I spoke to both of them about Just Women’s Sports. Here are some excerpts from the conversation.
Haley: “Our initial mission was to exclusively be a newsletter. But we realized really quickly how little 4 percent is, which I’m sure you’ve felt as well. We went to a website pretty quickly to start curating our own stories. And we really believe that audio is going to be huge for women’s sports. You know `millennials’ are on an audio platform and I think we’ve got to reach out and meet our fans where they’re at.
The audio is gonna be huge for us. And Kelley is going to be the host of our first-ever podcast, which we’re like beyond excited about. And I’ll kind of kick it to Kelley to take it from there.
Kelley: Well, it kind of happened serendipitously. One of my friends reached out and said Hayley’s starting this media platform for women sports, she’s interested in potentially having you on as an advisor. The funny part of the story that I was super busy and hectic post-World Cup, and I was like, `Let’s do it, let’s talk,’ and didn’t touch base for probably two months, which was on me. But we eventually got on the phone, Hayley told me about Just Women’s Sports and I was stoked about it from the beginning. Through the conversation, I was asking questions in terms of, `What’s your plan? Where do you see this? What’s the vision? What’s the future look like?’ And she brought up wanting to do a podcast. And I’ve loved podcasts for a while now: Serial was my first foray into the podcast scene and got me hooked on that. So I was like, oh, I’ve always wanted to host a podcast.’
So that started the ball rolling. And it’s taken a while just because my number one job is professional athlete and I had a pretty crazy schedule up until quarantine hit. But I went and did a recording in New York in February, it went really well. And we’ve just been kind of chipping away ever since then and we’re almost to the point where we’re gonna start recording and get this thing kicked off.
Haley: We really learned early on, part of our job is building the women’s sports base. And we think part of doing that is taking this cross-channel approach and reaching out and trying to meet people where they already are. Which is why we’ve been totally digital first, that’s why we’ve prioritized newsletters and social, and why we’re going to an audio medium.
A big push with this podcast is, it’s sort of our first chance to really get in front of these athletes and have their stories shared with their own voice, their own perspective. So we’re definitely going to repackage that content for social, for YouTube, in our newsletter. We want to spread it far and wide.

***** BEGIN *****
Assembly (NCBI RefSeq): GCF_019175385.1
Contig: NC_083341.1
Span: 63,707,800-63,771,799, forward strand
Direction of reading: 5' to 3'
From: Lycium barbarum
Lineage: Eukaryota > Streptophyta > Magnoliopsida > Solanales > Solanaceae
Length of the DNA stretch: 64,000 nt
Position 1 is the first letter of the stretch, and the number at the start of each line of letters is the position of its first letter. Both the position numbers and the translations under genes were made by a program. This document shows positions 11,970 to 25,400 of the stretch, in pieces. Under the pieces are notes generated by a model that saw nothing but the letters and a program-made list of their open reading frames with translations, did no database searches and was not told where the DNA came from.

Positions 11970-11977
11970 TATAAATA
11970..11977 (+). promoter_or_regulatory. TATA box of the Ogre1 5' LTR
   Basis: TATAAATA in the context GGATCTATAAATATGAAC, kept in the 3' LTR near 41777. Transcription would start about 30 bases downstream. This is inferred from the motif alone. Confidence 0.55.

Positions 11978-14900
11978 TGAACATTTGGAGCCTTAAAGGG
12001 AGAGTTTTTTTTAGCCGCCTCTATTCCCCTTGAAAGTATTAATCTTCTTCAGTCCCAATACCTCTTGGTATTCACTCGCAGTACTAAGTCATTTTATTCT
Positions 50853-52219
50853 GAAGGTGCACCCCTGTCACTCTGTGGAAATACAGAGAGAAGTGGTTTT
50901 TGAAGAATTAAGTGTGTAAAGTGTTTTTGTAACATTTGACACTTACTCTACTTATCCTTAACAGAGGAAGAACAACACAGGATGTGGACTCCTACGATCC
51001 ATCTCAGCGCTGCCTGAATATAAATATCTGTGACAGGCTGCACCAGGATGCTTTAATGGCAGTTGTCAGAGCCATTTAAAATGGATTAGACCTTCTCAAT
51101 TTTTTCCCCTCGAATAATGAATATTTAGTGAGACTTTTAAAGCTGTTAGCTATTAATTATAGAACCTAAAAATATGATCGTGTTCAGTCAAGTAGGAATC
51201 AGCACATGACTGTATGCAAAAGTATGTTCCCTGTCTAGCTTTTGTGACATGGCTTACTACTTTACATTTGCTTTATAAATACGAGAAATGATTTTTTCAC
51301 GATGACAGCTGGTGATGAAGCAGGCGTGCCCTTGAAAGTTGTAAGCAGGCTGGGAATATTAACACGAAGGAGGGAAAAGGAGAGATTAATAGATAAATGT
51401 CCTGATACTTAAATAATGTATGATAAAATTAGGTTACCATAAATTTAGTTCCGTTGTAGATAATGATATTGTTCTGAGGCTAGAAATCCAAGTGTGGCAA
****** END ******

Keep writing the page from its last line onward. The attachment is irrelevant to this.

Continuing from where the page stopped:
Annie: How has coronavirus impacted what you are doing?
Haley: When we initially launched in January, it was sort of like we hopped on a treadmill that was going like a million miles an hour and now that treadmill is stopped. Which, selfishly, has let us sort of build out our processes and be really strategic. We’ve actually seen tremendous growth during this time. Our theory is basically people are home bored and hungry for sports content. We’ve been able to supply that. Our newsletter just passed 20,000 subscribers. It’s growing. Our Web site is growing 40 percent month over month. Our social channels are growing. I give all the credit in the world to our team that I think has sort of stepped up to this occasion.
Kelley: I think a lot of people looked at quarantine and the coronavirus and everything being shut down, like how do we continue? Because there isn’t sports content content to talk about. But I think Just Women’s Sports has done a really good job of finding those interesting stories and focusing on them. The content is still out there. The stories are still out there. And like you said, slowing down a bit has allowed us to prepare for when things do ramp back up. And the fact that the growth has continued in a time where there might not be as many stories in terms of like actual sports headlines, I think that’s a testament to how successful it’s going to be even with forward.
Annie: What was your inspiration?
Haley: For me, and it feels lame even talking about my soccer career with Kelley on the line, (Kelley chimes in `stop’) but it really was my experience in soccer. At Stanford they had to build a bigger stadium when I was there to accommodate all the fans which was really cool. And then, I was in D.C., I was in the U.K., I was in Seattle. Everywhere I went we were selling out stadiums, attendance was up, viewership was up. New brands were coming on board. There was so much momentum in this space. Then I had hang it up with injuries, went back to the Bay Area, was working in tech, and it was the first time — I’d always heard about this 4 percent, the lack of women’s sports coverage — it was the first time I felt it, and I felt how much of a bummer that was because I had been a part of this world my whole life. I knew these women. I loved the sport. I wanted to follow along. And there just really was no way to do that, besides following people on Instagram and seeing like `Game Day! So Pumped! Great team win!’ or whatever it was. That didn’t make sense to me. I just knew there was so much positivity in that space, and that people want this. It’s time to really invest in the women’s sports space.
Annie: Kelley, did you ever envision that your career would include podcaster?
Kelley: No, not really. It’s interesting, I’m the type of person who would rather sit down and read an autobiography or an interview in a magazine, something that tells us a person’s story and journey. I love learning about people’s lives. So I think that’s why I was so drawn to the opportunity, because I really enjoy hearing those stories.
And yes, as athletes, we tell our stories, but to be able to sit down and just have a conversation with somebody is so different than like having it through a lens of like, a company or sponsor telling your story.
I’ve come to realize through my career, I feel the last couple years I’ve come to know how important visibility is. And I don’t think that we have enough visibility for women’s sports. Like, you look at ESPN and they’ll cover — and I’m not knocking ESPN, I watch it — but they’ll show like, a horseshoe ring toss or whatever, as opposed to putting women’s sports on. They’ll talk about the most obscure storyline in the NFL, instead of dedicating 15 minutes a day to covering all the women’s content or other women’s headlines. For me, it’s frustrating. And I appreciate the fact that Haley was like, You know what? I’m going to to do it.